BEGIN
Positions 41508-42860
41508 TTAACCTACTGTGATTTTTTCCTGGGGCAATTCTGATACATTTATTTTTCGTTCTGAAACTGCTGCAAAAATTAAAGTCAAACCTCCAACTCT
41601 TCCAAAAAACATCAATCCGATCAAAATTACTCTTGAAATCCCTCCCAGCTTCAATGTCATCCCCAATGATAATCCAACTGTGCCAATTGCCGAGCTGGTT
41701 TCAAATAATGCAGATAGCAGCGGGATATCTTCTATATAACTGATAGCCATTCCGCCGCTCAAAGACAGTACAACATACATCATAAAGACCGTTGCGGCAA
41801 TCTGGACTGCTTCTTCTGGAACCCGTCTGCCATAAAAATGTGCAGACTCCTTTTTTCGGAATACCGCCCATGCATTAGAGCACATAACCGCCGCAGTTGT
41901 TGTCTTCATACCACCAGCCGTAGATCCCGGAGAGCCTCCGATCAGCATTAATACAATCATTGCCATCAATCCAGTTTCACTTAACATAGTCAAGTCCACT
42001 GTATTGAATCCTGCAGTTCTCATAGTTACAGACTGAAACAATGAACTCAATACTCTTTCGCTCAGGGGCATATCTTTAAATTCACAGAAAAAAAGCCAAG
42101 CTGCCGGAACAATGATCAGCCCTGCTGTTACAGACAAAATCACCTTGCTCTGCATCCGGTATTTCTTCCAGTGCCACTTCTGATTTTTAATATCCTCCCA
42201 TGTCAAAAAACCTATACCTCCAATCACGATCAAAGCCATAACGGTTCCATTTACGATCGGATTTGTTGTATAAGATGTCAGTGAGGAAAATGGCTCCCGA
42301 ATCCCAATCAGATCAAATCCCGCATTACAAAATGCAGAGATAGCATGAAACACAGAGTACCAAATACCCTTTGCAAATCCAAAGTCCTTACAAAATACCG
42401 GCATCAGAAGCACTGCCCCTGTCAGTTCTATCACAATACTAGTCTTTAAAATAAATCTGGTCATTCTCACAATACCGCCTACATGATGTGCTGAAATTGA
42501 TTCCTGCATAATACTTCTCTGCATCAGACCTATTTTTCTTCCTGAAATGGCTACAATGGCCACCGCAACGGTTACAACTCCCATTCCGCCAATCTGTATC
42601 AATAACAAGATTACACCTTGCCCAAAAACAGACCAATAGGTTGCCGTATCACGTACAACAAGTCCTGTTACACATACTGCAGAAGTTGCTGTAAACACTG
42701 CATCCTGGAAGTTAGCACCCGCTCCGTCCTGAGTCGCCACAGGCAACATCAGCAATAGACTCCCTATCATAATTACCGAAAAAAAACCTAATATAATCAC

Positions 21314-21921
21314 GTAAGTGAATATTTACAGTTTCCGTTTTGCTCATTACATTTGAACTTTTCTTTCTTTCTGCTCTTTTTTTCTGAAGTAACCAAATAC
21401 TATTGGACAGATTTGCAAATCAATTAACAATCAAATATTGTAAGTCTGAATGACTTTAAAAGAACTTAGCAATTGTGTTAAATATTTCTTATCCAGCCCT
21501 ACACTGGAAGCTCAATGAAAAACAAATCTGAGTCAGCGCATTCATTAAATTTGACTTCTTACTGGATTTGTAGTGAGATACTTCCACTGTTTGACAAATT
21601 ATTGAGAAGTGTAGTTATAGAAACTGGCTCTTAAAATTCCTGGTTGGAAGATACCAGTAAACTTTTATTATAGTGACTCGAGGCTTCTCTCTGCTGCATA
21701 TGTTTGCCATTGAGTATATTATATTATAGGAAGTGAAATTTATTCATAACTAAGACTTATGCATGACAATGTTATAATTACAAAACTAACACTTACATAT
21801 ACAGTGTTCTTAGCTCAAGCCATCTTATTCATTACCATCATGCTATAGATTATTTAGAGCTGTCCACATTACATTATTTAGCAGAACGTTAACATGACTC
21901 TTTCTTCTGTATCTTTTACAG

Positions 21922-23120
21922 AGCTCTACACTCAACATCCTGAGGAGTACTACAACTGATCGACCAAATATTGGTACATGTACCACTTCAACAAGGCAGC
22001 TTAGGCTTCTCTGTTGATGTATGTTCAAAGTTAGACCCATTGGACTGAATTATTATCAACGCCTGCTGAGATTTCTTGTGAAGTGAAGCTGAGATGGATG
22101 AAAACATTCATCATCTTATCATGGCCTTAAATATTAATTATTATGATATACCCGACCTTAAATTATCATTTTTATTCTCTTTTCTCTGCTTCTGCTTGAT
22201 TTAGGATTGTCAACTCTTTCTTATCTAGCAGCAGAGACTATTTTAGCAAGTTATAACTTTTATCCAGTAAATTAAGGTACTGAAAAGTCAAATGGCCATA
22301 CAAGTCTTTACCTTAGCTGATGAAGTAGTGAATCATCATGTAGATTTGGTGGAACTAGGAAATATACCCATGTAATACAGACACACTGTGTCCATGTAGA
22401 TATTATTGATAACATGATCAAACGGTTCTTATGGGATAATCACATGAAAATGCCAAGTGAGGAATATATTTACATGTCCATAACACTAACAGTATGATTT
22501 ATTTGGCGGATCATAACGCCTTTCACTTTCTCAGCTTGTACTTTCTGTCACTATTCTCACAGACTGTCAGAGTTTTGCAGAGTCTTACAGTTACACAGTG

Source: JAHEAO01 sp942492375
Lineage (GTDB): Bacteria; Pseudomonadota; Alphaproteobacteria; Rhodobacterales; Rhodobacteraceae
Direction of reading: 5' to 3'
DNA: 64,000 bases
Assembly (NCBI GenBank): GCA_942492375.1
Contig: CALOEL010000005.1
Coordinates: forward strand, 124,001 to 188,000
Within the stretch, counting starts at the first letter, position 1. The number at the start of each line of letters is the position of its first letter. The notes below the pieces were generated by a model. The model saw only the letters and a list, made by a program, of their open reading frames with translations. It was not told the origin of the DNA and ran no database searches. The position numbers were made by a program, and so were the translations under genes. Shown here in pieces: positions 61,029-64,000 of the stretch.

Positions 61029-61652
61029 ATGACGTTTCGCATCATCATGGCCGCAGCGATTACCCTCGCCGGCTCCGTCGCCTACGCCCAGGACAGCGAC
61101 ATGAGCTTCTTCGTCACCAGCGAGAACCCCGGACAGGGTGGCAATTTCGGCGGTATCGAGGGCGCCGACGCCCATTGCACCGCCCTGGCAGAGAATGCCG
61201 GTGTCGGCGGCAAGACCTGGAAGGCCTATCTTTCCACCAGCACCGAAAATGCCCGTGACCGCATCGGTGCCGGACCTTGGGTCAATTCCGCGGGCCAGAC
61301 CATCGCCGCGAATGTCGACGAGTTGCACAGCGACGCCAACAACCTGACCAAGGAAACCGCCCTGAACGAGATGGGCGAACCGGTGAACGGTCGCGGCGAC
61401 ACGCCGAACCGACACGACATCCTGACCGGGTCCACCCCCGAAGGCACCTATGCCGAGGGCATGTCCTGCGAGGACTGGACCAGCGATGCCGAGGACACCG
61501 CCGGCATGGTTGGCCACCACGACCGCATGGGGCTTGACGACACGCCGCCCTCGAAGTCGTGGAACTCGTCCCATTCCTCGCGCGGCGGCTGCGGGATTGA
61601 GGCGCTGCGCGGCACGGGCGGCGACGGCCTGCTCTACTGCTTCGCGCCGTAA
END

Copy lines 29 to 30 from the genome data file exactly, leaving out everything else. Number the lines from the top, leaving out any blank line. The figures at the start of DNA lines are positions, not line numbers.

22401 TATTATTGATAACATGATCAAACGGTTCTTATGGGATAATCACATGAAAATGCCAAGTGAGGAATATATTTACATGTCCATAACACTAACAGTATGATTT
22501 ATTTGGCGGATCATAACGCCTTTCACTTTCTCAGCTTGTACTTTCTGTCACTATTCTCACAGACTGTCAGAGTTTTGCAGAGTCTTACAGTTACACAGTG